Syria: When will the West act?

With each passing day, at the dawn of 2012, the future for Syria looks ever bleaker, with President Bashar al-Assad becoming ever more brutal, writes Shamik Das.


With each passing day, at the dawn of a new year, the future for Syria looks ever bleaker, the tsunami of revolution springing across the Arab world stalled upon the blood-soaked hands of the Damascus despot and his appeasers in the West, writes Shamik Das

More than 5,000 – five thousand – people have died since demonstrations, huge outpourings of public disgust at President Bashar al-Assad’s regime, began in March, with several thousand Syrians detained, injured and tortured. Not even patients and doctors are safe from Assad’s death squads, who appear to be finding ever more heinous ways to silence the protesters’ voices.

Hamza Fakher, a pro-democracy activist, describes the sickening reality thus:

“The repression is so severe that detainees are stacked alive and kicking in shipping containers and disposed off in the middle of the sea.

“It is so bad that they’ve invented a new way of torture in Aleppo where they heat a metal plate and force a detainee to stand on it until he confesses; imagine all the melting flesh reaching the bone before the detainee falls on the plate.

“It is so bad that all demonstrators have opted for armed resistance. They know it is about survival now, not about freedom any more. This needs to be highlighted: Syrians are fighting for their lives now, not for freedom.”

While a surgeon, who uses the pseudonym Omar al-Hakim, told the Sunday Times (£) that doctors were having to set up secret hospitals to avoid the regime’s brutal crackdowns:

“Many people went into those [regular] hospitals with minor injuries, and came out dead… The most important thing is that the place [the secret hospitals] should have two exits, so that we can escape easily if the security forces find us.”

The ST adds (£):

The crackdown has intensified as the regime moves to silence those with first-hand knowledge of the violence being inflicted on Syrians…

Hakim was forced to watch, helplessly, as a 28-year-old victim in need of surgery died before his eyes. “He was bleeding so badly and the security forces had closed all the roads. I couldn’t do anything more for him,” he said.

“All I did was hold his hand and tell him everything would be all right; that he was going to a better place now and that we would continue the revolution – till the last one of us.”

The evidence, of which the above testimonies are only a part, is clear: unless action is taken, and soon, thousands more will die, with many more tortured, jailed and injured. Following the overwhelming success of Operation Unified Protector in freeing Libya, the time has surely come for the West to give voice to the voiceless, heed their calls to strike against Assad and undertake its responsibility to protect.

As Nick Cohen wrote in the Observer, the consequences of inaction, of non-intervention, are dire not just for the Syrians but the wider world:

As in the Spanish civil war, when Britain and France preached non-intervention while Hitler and Mussolini sent arms and men to help Franco’s fascists, so the “international community” does nothing in Syria today while Iran and Hezbollah pour in Shia troops to slaughter civilians. Contrary to Syrian state propaganda, Sunni terrorists from al-Qaida are not in Syria to fight back against the regime just yet. But I cannot see them staying out for long.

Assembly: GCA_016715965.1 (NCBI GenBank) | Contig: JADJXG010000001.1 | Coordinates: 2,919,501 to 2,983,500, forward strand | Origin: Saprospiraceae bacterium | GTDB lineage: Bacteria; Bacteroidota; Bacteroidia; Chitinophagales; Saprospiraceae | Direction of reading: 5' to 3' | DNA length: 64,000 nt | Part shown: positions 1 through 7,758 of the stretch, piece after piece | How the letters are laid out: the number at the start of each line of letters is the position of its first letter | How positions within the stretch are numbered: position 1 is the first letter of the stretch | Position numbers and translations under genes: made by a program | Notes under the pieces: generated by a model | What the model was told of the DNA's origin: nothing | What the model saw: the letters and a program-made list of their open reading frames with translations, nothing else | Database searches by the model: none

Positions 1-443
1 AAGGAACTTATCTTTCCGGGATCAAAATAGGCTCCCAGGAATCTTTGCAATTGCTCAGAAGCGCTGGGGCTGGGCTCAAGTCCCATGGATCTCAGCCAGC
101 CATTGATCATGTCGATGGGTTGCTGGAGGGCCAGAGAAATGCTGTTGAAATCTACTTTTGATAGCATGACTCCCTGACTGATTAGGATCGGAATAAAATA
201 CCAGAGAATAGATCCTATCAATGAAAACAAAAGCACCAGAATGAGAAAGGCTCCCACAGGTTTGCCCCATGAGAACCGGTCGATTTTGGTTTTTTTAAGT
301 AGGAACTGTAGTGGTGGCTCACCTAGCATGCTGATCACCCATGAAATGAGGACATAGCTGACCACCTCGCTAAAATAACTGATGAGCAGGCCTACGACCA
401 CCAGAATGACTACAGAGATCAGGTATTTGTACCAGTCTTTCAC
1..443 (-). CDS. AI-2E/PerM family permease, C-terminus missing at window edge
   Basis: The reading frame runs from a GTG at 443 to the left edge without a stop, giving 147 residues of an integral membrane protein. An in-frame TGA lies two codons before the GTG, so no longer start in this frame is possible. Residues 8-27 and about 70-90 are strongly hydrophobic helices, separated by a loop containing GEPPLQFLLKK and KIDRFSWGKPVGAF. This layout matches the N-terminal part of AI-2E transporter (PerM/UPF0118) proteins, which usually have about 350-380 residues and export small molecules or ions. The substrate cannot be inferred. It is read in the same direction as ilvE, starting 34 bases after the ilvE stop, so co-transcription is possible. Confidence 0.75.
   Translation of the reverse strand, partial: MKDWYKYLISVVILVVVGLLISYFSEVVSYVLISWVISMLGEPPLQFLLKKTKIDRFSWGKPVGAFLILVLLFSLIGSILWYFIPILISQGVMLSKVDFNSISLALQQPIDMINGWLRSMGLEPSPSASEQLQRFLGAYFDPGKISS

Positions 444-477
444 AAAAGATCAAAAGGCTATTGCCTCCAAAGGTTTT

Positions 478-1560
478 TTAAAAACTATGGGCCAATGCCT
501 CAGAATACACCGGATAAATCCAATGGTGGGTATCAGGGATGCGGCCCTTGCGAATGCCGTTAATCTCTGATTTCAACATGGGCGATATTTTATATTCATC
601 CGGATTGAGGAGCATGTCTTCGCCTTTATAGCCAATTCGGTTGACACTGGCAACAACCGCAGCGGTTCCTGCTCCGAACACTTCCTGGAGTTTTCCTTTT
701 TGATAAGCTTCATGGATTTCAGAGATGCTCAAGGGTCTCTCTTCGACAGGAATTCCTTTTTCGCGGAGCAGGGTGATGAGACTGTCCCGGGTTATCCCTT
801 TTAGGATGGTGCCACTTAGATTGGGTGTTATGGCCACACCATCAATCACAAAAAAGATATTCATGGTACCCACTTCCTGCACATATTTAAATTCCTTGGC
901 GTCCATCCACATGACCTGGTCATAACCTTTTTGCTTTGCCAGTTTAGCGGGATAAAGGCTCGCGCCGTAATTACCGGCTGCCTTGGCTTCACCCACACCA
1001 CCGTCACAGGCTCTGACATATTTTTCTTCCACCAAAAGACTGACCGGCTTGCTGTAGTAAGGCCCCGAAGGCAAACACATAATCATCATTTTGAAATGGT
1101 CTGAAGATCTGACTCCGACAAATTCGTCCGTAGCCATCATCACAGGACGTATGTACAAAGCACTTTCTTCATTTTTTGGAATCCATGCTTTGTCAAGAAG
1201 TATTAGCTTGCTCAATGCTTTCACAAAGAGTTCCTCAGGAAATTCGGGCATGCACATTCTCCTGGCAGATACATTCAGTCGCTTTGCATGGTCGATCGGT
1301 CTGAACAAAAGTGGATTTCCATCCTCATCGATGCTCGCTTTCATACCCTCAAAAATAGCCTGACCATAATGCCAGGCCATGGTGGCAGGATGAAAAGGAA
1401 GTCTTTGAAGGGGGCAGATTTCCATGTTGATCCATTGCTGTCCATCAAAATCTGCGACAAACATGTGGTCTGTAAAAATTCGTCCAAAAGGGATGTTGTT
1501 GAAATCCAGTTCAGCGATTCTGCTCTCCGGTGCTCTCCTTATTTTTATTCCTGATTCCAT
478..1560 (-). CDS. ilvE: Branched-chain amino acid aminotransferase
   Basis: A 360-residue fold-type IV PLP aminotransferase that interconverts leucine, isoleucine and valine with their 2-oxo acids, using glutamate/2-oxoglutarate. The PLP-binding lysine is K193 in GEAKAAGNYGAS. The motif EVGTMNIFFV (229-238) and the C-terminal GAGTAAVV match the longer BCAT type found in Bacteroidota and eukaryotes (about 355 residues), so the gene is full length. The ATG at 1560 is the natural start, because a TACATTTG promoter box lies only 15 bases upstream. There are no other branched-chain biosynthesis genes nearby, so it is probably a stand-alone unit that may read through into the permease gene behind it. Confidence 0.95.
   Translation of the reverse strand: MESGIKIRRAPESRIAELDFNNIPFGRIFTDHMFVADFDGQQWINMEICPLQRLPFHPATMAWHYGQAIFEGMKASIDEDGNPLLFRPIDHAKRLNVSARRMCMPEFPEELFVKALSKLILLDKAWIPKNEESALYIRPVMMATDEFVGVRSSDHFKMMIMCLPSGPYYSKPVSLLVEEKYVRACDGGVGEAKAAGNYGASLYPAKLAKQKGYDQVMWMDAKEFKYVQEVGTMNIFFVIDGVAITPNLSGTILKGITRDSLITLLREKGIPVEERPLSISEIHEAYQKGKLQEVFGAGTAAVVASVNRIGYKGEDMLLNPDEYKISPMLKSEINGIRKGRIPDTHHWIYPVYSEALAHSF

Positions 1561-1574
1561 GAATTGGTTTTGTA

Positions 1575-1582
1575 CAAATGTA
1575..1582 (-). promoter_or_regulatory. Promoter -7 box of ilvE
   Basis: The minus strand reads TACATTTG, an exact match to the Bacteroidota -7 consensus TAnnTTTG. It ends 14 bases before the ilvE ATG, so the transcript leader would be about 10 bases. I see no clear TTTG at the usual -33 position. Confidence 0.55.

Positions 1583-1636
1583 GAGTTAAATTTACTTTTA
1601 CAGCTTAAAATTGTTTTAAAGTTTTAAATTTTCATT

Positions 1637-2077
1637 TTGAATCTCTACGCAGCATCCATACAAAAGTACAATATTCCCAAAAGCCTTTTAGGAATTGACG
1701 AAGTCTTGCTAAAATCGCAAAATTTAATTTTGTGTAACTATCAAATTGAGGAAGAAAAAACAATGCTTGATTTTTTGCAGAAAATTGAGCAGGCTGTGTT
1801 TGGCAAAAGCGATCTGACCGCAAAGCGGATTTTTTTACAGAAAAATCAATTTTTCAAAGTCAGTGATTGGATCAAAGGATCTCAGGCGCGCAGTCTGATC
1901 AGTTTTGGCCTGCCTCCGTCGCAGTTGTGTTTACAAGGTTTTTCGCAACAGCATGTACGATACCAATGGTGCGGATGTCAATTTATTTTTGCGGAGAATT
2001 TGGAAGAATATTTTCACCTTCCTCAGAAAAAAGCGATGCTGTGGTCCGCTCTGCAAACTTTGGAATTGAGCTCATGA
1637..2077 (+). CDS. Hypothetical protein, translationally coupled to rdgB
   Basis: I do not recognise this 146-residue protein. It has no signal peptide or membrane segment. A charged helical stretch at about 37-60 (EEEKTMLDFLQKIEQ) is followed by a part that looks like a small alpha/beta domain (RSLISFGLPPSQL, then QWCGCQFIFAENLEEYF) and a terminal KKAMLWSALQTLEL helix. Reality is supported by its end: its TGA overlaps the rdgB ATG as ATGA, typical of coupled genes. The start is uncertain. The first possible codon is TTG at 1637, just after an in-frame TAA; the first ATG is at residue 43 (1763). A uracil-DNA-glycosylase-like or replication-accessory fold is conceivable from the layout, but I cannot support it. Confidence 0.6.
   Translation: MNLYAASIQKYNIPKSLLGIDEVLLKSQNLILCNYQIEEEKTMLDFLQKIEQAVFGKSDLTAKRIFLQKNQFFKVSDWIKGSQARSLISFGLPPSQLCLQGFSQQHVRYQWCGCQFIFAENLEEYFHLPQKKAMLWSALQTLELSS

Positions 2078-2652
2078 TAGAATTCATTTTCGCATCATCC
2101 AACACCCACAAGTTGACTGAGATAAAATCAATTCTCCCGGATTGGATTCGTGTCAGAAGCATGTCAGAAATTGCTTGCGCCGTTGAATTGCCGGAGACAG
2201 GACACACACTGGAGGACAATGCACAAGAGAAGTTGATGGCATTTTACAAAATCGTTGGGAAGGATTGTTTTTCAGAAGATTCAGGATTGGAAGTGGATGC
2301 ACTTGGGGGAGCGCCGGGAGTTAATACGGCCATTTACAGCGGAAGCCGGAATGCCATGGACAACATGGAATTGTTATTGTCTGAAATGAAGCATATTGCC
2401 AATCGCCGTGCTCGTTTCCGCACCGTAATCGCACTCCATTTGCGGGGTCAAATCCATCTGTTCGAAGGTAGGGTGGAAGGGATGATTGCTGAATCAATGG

Intervention to stop a regional war carries vast risks. But we should be honest about the consequences of acquiescing to Assad. A failed state and nest for terrorism will sit on the edge of the Mediterranean. Foreign mercenaries and Alawite paramilitaries will continue to massacre a largely defenceless population and the conflict may spread into Iraq, Israel, Turkey and Jordan.

As the news that escapes the control of the Syrian censors reminds us every day, those who say we should do nothing also have blood on their hands.

That people can be buried alive in shipping containers, tortured on hot metal plates, slain in hospitals, in 2012, in 2012, today, now, in our time, in our lifetime, defies belief. It’s time to act; the Syrians, nay all men and women, deserve freedom, democracy and liberty every bit as much as we do.

See also:

Syria ‘safe havens’ point to growing likelihood of civil warAlex Hern, November 25th 2011

Syria: Both Assad and the demonstrators announce ‘no compromise’Alex Hern, October 31st 2011

A Syrian civil war is becoming ever more likelyAlex Hern, October 27th 2011

Syrian government uses hospitals against protestersAlex Hern, October 25th 2011

Exposed: The pro-Assad useful idiots in our midstRupert Read, October 22nd 2011

76 Responses to “Syria: When will the West act?”

  1. TurtleWoman

    RT @tweetmeme Syria: When will the West act? | Left Foot Forward

  2. TurtleWoman

    Syria: When will the West act? | Left Foot Forward

  3. Bill

    A question we will hear more often in coming weeks: Should the west act to stop Syrian atrocities?

  4. Syria Monitor

    Syria: When will the West act? – Left Foot Forward #Syria

  5. Jonathan Fryer

    Yes but how? RT @ianbirrell: Question we'll hear more often in coming weeks: Should West act to stop #Syria atrocities?

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